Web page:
Education Costs & the Hope Scholarship
Amid all the talk about why lawmakers in West Virginia should or shouldn’t pass legislation that introduces Hope Scholarship education savings accounts to students and families across the Mountain State, one major point of contention always comes back to the almighty dollar – the costs of education in West Virginia.
One of the stronger criticisms tends to sound like:
“We can’t just drop the number of seats on the bus or reduce the heating and maintenance bills by a handful of kids if they leave the school.”
This invites us to pause a moment and consider a critical point about the nature of costs. They can’t all be considered the same way. In the broadest sense, education costs can be broken down into two categories: fixed and variable. These types of costs operate exactly as you would think. Let me explain with some examples.
Example of Fixed Costs
In your own household budget, the fixed costs are going to be things like your mortgage or rent, car payment, general savings, and if you’re like me and many other young adults – your student loan payment. You know exactly what these are going to cost each month, and those are fixtures in your budgeting plans.
Example of Variable Costs
The variable costs here include groceries, some utilities, and the catch-all category I refer to as the “fun-budget.” These aren’t always the same. You can change them through your own choices. Some examples of how your choices can affect costs:
- buying generic or brand name goods at the grocery store
- keeping the thermostat higher in summer and lower in winter to cut those utility costs
- shopping for clothes on the clearance rack or in thrift stores rather than buying new from a boutique, or
- choosing to cook more meals at home rather than dining out as often.
Fixed & Variable Education Costs And How They Work in West Virginia
In our school systems these fixed costs are building operations and maintenance, transportation, school buses, and other related capital expenditures. The variable costs are typically those associated with labor expenses. These could be the number of teachers, service personnel, and others employed in any given school building. Administrative staff are slightly more challenging to categorize as their numbers do vary with the size of the student body they serve. Although, those changes aren’t quite as responsive to student population changes as instructors or other direct support staff. For purposes of this discussion, we’ll count administrators among fixed education costs.
From both of the home budget and school setting examples, we can separate and respectively analyze these expenses. For example, in a household budget, one popular rule of thumb is the 50/30/20 rule. According to this rule, 50% of your expenses go toward needs, 30% toward wants, and 20% toward savings. From a very prudent perspective, we might consider a household budget to be 70% fixed costs and 30% variable costs based on this rule of thumb.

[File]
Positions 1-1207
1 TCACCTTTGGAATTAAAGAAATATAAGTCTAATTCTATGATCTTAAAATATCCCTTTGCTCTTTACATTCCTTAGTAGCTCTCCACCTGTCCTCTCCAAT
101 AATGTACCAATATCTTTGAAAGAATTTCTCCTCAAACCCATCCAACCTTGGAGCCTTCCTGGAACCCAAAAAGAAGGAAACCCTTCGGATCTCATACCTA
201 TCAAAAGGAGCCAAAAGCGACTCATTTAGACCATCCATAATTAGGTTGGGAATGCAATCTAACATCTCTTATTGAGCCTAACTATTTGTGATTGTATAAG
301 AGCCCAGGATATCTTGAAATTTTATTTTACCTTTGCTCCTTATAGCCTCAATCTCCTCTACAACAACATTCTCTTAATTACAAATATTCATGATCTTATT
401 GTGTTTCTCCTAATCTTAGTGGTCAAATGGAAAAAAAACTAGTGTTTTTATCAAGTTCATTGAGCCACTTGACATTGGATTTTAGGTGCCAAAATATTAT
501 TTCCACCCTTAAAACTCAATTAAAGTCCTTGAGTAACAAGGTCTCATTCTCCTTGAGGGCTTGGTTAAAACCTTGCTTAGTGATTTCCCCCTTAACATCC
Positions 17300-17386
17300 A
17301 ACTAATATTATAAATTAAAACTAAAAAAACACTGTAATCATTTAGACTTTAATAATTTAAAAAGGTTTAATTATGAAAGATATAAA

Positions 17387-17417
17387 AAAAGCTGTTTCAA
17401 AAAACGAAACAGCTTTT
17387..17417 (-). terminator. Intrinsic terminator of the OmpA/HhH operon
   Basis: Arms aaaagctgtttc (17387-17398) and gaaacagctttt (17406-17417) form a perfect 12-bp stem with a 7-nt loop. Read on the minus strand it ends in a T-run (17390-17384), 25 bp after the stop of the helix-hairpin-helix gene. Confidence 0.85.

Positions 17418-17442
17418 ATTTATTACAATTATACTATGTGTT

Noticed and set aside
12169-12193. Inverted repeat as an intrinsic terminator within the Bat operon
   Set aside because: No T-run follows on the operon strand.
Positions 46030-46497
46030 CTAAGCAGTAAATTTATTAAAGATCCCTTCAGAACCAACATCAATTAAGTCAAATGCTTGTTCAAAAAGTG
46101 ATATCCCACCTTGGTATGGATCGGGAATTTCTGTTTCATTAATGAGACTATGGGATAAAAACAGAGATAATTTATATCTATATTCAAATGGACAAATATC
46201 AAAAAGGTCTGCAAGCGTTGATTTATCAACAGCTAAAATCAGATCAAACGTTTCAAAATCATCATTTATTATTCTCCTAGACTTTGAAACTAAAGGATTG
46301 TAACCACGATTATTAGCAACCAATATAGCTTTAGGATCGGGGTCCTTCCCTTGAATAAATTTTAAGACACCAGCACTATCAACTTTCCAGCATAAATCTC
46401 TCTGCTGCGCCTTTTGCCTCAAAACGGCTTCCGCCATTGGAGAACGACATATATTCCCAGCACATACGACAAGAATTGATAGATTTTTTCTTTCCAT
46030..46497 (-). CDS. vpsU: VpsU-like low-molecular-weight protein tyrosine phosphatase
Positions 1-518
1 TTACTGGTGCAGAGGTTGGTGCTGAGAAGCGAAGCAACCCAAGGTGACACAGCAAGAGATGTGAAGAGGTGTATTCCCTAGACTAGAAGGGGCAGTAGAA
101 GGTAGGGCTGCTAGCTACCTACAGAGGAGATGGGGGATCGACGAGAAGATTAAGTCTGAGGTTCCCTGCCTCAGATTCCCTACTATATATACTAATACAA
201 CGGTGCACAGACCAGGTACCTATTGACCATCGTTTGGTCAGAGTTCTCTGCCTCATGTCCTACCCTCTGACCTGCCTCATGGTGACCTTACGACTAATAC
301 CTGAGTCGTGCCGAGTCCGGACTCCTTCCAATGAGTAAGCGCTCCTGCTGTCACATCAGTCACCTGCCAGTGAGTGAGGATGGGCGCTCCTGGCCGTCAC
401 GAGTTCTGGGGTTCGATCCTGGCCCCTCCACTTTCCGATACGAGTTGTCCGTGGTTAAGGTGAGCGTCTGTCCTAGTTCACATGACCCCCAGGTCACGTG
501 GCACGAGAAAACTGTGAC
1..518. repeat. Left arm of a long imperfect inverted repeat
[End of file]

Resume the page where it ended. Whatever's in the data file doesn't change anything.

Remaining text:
For education systems, the numbers don’t come out in quite so tidy chunks, but data collected by the US Census Bureau allows us to get a more granular breakdown of those education costs.
Education Costs in West Virginia
To begin, the data show that an average of $12,612 is spent per student in public elementary and secondary school systems. In West Virginia, that spending comes to $11,334 based on 2018 data from the U.S. Census Bureau.
Looking more closely at this data set, there are nine categories we should examine more closely to get a feel for the breakdown of fixed and variable costs associated with the money that follows each student to a school.
Using this more conservative breakdown where, again, administrative costs are counted as fixed, the proportions break down into:
|Fixed Costs||Variable Costs|
Prior research, published in 2012, is consistent with these proportions. http://www.edchoice.org/wp-content/uploads/2015/07/The-Fiscal-Effects-of-School-Choice-Programs.pdf
Following the categorical breakdown of fixed and variable costs detailed above:
|Fixed Costs||Variable Costs|
*Note: These figures do not exactly equal per pupil spending totals
How the Hope Scholarship Affects Education Costs
Coming back to concrete details about the Hope Scholarship program, reports and legislative testimony indicate that these accounts will direct $4,624 – the state portion of funding – of the total education dollars directly to families, should they choose to enroll in the program. The rest of the money – local and federal funding – remains with the school system.
A cursory glance at that Hope Scholarship amount demonstrates that it is clearly less than the variable costs associated with public school expenditures per student. In practice, this means that the local school system will remain able to cover the fixed costs such as building expenses and student transportation.
West Virginia’s Students Need the Hope Scholarship
In closing, the Hope Scholarship could be a lifeline to students and families who need a different educational setup to meet their unique, individual needs. The math indicates that we can provide those lifelines without harming students and families who opt to remain in their local, public schools.
Jessi Troyan is the Development and Policy Director for the Cardinal Institute for West Virginia. She also has her Ph.D. in Economics from George Mason University and is a proud alumna of West Virginia University and resident of Charleston, WV.
*To learn more about how the Hope Scholarship can help students thrive, visit the Cardinal’s Nest Blog!